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Judge Won't Drop 'Aiding The Enemy' Charge Against Manning

Army Pfc. Bradley Manning (right) is escorted out of a courthouse in Fort Meade, Md., on June 25, 2012. His attorney announced that Manning, who is accused of leaking classified information to WikiLeaks, had agreed to plead guilty to lesser charges. i i

hide captionArmy Pfc. Bradley Manning (right) is escorted out of a courthouse in Fort Meade, Md., on June 25, 2012. His attorney announced that Manning, who is accused of leaking classified information to WikiLeaks, had agreed to plead guilty to lesser charges.

Patrick Semansky/AP
Army Pfc. Bradley Manning (right) is escorted out of a courthouse in Fort Meade, Md., on June 25, 2012. His attorney announced that Manning, who is accused of leaking classified information to WikiLeaks, had agreed to plead guilty to lesser charges.

Army Pfc. Bradley Manning (right) is escorted out of a courthouse in Fort Meade, Md., on June 25, 2012. His attorney announced that Manning, who is accused of leaking classified information to WikiLeaks, had agreed to plead guilty to lesser charges.

Patrick Semansky/AP

The military judge presiding over the court-martial of leaker Bradley Manning has declined to drop the most serious charge against him.

The Associated Press reports that the judge, Col. Denise Lind, said she would allow the government to proceed with a case accusing Manning of aiding the enemy, a charge punishable by life in prison. Lind found the government had enough evidence to support the charges, the AP says.

Manning, who has admitted to perpetrating the largest leak of classified data in U.S. history, has pleaded guilty to lesser charges but has always the denied aiding the enemy.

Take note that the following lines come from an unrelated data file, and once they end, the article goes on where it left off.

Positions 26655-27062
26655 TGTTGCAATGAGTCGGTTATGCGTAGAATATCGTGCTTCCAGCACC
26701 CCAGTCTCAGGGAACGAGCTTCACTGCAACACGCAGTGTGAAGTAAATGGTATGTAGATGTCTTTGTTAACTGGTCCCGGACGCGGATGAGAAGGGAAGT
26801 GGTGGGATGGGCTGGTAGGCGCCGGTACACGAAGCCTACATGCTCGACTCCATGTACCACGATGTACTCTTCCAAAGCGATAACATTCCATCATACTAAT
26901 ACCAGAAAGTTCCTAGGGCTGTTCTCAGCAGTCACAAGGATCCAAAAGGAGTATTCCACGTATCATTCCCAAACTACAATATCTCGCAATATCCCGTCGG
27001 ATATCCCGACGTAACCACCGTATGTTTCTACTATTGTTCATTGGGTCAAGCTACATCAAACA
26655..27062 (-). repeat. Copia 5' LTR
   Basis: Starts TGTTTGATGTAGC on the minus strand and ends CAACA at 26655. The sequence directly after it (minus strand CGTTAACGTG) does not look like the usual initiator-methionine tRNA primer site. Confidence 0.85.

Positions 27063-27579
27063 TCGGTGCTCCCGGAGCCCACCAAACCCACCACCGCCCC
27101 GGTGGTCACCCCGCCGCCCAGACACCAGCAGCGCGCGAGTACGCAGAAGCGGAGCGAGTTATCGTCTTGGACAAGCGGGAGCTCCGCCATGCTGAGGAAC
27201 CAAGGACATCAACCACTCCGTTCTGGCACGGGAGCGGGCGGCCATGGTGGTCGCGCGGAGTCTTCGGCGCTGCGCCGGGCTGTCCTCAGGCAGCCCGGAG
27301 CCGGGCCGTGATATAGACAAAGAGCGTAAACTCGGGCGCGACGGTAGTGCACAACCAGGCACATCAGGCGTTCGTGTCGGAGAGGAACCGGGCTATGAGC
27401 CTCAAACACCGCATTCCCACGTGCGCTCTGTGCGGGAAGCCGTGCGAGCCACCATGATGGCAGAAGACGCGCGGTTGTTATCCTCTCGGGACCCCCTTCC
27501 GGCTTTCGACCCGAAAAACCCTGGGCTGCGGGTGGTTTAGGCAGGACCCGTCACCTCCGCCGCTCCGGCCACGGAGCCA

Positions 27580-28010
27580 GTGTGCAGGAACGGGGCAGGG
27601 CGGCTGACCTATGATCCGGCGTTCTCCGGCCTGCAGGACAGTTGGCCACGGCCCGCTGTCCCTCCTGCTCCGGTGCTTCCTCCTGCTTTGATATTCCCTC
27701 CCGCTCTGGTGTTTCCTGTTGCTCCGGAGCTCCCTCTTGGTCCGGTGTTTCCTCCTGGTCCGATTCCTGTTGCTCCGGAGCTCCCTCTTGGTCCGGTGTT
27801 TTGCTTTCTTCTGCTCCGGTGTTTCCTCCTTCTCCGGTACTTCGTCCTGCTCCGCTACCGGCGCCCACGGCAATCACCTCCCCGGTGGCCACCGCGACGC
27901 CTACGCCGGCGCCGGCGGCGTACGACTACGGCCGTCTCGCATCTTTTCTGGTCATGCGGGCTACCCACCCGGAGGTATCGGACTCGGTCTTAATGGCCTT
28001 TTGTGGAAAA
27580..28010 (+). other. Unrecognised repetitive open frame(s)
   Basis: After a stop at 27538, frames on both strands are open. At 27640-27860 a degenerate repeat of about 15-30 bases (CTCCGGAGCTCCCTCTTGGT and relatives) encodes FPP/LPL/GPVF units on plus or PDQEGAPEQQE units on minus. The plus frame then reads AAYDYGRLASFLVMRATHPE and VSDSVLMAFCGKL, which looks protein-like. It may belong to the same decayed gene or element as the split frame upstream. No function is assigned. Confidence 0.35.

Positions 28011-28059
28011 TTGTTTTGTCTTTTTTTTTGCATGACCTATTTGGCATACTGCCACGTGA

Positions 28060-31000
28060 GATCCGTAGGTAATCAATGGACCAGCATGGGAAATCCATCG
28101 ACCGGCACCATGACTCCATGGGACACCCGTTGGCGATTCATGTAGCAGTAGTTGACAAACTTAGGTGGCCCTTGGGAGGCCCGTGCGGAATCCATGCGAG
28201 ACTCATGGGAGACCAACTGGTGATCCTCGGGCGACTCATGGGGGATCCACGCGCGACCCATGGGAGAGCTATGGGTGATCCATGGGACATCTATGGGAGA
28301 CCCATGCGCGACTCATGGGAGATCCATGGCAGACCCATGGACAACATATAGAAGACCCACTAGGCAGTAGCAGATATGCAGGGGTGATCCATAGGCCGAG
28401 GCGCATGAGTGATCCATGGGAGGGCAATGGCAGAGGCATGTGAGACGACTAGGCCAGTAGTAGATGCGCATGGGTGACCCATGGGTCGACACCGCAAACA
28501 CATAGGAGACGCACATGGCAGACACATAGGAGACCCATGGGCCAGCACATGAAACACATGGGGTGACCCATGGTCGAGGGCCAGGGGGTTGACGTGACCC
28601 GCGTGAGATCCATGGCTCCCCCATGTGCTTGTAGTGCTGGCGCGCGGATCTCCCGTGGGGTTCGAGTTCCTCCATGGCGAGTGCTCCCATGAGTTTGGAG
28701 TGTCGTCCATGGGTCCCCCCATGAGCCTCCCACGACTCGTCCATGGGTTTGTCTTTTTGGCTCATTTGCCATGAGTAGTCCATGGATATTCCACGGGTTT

As we've explained, to prove the "aiding the enemy" charge, the government has to prove Manning leaked the information with the intent to help an enemy.

The New York Times explains further:

"The decision of the judge, Col. Denise Lind, centered on the prosecution's evidence that some of the classified documents Private Manning admitted giving to WikiLeaks were posted on the Internet and later reached Osama bin Laden.

"The judge heard a request from the defense on Monday to drop the charge. David E. Coombs, the lead defense lawyer, argued that Private Manning did not have 'actual knowledge' that by leaking the documents to WikiLeaks he was aiding the enemy.

"In the past, the government had argued that through his extensive training, Private Manning should have known that the information could end up with groups that wanted to harm American military personnel. But the government acknowledged Monday that 'should have known' was not enough to define 'actual knowledge.' "

Update at 1:46 p.m. ET. 'Far-Reaching Implications':

Civil libertarians and some law scholars are weighing in, now, saying this decision may have far-reaching implications.

Elizabeth Goitein, co-director of the Liberty and National Security Program at the Brennan Center for Justice, says the ruling implies:

"You don't need specialized intelligence training to know that terrorists use the internet. By this logic, any military officer who discloses information to the media or posts it on the internet could be charged with aiding the enemy. That's not consistent with the purpose of the law, and it could have a dramatic chilling effect on would-be whistleblowers."

Boston College Law School professor Mary-Rose Papandrea, the author of an upcoming Law Review article about the First Amendment and leaks, said this decision exacerbates the "the government's inability to distinguish between traitors and leakers."

"There are very important differences between those who send information to the enemy with the intent of aiding the enemy and those people who release information to the public with the intent of informing the public debate," Papandrea said. "It's time for our legal system to draw some clear distinctions between these two categories."

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